Until the eighteenth century, the history of American elegy was by and large a function of Puritan resource and resolve. The funeral elegy, adopted from their English counterparts by New England Puritans in the 1640s, was practiced assiduously for almost a century, constituting...

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2. Elegy and the Subject of National Mourning

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pp. 80-107

By 1799, the young nation had already caught dramatic glimpses of itself in the mirror of mourning. From the start of the Revolutionary War to the end of the century, the deaths of soldiers, patriot noncombatants, illustrious citizens, and noncitizen subjects had inspired a wealth...

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3. Taking Care of the Dead: Custodianship and Opposition in Antebellum Elegy

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pp. 108-142

Elegy continued to be a popular and widely practiced genre in nineteenth-century America in part because of its traditional role in helping to sustain the idealizations to which mourning is characteristically devoted. These include the idealization of the...

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4. Elegy's Child: Waldo Emerson and the Price of Generation

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pp. 143-179

Because the practice of elegy is fundamentally devoted to the enshrinement of compensatory memory, and thus to a complaint or grievance against the present, elegists frequently seek to project a future that would transcend elegiac salvos of resentment—a future, in other words,...

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5. Mourning of the Disprized: African Americans and Elegy from Wheatley to Lincoln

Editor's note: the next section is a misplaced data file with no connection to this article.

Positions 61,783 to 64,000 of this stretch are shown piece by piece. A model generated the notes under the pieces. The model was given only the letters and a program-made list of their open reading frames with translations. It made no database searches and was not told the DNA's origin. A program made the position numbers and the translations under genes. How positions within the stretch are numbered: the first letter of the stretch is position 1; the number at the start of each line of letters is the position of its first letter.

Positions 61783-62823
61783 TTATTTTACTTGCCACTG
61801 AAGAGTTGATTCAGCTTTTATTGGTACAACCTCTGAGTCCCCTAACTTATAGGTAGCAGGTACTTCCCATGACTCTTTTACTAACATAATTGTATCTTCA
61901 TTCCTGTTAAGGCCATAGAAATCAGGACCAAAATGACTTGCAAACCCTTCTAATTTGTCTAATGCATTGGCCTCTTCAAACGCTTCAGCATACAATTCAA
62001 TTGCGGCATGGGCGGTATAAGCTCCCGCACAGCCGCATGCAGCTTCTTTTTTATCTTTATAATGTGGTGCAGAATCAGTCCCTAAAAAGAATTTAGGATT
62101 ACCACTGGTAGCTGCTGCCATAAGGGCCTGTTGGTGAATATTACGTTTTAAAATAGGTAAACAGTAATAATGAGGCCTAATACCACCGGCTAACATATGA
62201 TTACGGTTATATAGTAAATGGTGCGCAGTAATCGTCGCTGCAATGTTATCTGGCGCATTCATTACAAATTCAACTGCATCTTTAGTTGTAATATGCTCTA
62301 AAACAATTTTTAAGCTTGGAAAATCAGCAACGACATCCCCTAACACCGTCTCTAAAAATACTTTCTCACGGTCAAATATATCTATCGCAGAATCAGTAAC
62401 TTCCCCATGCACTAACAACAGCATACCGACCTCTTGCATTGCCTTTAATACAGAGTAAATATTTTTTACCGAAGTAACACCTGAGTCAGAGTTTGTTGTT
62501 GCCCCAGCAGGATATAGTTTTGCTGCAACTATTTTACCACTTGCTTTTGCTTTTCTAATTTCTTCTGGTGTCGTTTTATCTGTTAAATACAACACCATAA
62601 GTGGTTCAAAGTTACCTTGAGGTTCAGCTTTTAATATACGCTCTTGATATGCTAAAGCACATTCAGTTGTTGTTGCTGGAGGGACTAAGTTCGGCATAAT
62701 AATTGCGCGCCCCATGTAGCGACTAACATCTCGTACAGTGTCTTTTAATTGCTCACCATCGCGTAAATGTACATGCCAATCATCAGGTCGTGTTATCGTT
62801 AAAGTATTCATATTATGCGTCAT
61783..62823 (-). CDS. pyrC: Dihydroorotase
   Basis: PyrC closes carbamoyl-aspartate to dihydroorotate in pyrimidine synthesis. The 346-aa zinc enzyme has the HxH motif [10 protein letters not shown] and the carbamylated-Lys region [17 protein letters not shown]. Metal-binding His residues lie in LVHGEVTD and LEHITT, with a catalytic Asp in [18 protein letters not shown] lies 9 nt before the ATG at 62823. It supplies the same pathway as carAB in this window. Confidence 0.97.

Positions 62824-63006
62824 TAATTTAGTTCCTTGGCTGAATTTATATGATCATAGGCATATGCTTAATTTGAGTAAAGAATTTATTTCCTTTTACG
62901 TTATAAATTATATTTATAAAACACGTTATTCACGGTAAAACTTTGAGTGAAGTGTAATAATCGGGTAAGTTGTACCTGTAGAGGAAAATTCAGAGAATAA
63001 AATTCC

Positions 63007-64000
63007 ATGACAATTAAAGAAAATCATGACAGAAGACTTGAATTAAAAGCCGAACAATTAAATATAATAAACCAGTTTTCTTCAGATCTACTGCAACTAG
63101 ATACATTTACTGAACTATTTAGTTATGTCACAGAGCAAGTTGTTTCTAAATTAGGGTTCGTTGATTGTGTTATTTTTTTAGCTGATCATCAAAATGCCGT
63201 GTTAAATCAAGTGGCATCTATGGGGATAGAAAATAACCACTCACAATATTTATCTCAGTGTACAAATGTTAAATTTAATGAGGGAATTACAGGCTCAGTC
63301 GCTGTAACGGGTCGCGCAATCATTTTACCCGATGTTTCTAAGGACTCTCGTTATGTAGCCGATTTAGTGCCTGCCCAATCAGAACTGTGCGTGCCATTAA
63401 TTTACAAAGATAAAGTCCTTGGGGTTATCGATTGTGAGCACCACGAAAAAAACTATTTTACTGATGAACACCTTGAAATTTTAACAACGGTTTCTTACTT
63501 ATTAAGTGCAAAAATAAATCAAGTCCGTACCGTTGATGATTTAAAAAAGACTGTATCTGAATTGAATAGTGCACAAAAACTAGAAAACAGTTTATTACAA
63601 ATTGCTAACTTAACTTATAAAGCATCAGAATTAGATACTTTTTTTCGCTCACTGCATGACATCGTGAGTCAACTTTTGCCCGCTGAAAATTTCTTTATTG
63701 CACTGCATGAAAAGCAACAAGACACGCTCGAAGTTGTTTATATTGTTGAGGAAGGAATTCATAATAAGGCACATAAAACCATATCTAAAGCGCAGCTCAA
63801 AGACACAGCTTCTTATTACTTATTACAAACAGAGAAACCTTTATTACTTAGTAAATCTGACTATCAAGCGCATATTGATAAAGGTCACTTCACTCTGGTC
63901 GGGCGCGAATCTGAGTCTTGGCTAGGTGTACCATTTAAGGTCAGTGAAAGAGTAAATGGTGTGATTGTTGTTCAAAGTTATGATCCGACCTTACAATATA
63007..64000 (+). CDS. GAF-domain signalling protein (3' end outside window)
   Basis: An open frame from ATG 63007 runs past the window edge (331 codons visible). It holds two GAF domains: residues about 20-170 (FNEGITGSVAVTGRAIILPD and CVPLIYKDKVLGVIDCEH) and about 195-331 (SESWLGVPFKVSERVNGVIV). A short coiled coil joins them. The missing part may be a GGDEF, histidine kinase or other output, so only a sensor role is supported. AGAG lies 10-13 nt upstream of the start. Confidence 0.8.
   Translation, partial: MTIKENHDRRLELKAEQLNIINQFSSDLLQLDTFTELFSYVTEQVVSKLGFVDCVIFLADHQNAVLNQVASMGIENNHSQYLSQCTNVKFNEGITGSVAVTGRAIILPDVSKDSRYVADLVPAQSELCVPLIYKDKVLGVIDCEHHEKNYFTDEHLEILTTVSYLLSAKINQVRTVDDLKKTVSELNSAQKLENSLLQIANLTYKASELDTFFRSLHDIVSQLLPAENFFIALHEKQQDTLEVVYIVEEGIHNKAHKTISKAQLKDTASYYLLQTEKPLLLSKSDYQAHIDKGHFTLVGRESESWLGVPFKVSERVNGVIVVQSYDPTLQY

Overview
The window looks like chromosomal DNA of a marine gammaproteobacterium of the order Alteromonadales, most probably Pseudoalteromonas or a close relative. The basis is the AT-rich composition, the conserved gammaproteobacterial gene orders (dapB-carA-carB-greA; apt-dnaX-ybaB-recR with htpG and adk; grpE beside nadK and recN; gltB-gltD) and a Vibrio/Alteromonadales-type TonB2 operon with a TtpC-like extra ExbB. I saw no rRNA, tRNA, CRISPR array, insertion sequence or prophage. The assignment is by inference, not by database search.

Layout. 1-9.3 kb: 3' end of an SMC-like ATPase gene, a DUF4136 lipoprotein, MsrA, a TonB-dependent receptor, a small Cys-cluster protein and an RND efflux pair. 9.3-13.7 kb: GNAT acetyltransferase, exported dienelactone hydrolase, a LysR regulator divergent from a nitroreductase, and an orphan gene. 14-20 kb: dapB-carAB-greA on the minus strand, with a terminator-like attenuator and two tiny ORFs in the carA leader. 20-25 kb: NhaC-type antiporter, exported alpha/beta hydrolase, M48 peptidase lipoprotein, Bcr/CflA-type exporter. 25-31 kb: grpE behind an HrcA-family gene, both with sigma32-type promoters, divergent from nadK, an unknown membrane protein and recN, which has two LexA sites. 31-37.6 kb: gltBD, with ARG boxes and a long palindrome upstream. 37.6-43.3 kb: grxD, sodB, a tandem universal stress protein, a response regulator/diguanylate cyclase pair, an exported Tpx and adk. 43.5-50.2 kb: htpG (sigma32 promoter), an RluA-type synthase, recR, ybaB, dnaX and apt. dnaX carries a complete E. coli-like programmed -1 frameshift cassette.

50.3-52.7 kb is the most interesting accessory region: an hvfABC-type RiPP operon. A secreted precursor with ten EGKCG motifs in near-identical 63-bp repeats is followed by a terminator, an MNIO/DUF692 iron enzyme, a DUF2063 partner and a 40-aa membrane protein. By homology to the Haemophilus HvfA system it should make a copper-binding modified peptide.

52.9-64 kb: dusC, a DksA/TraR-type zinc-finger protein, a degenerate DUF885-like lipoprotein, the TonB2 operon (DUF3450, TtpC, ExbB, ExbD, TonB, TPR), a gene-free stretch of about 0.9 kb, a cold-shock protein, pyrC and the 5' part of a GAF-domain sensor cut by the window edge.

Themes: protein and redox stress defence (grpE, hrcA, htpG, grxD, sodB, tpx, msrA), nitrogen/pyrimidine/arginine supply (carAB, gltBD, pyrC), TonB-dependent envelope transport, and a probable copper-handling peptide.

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pp. 180-232

As part of the mourning culture of black Americans, elegy was also part of the racialized drama of sorrow and resistance that characterized American culture more generally and that took shape in related genres like the eulogy, the funeral sermon, the spiritual, and even the minstrel...

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6. Retrievements out of the Night: Whitman and the Future of Elegy

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pp. 233-285

On a November evening in 1888, during one of his innumerable visits to Walt Whitman’s Mickle Street home in Camden, New Jersey, Horace Traubel noticed something he had not seen before. “I stopped at the mantelpiece,” he writes,...

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Afterword: Objects

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pp. 286-293

On March 26, 1892, Whitman’s death unleashed waves of sorrow, relief, anxiety, and other forms of libidinal expressivity. His survivors caressed and kissed him with their good-byes. They made casts of his face and hands. They washed his body and prepared it for viewing and for burial....

Notes

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pp. 295-333

Index

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pp. 335-352


E-ISBN-13: 9780816698851
E-ISBN-10: 0816698856
Print-ISBN-13: 9780816648931

Page Count: 336
Publication Year: 2007

Edition: First edition

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Subject Headings

  • Elegiac poetry, American -- History and criticism.
  • American poetry -- History and criticism.
  • Mourning customs in literature.
  • Grief in literature.
  • Death in literature.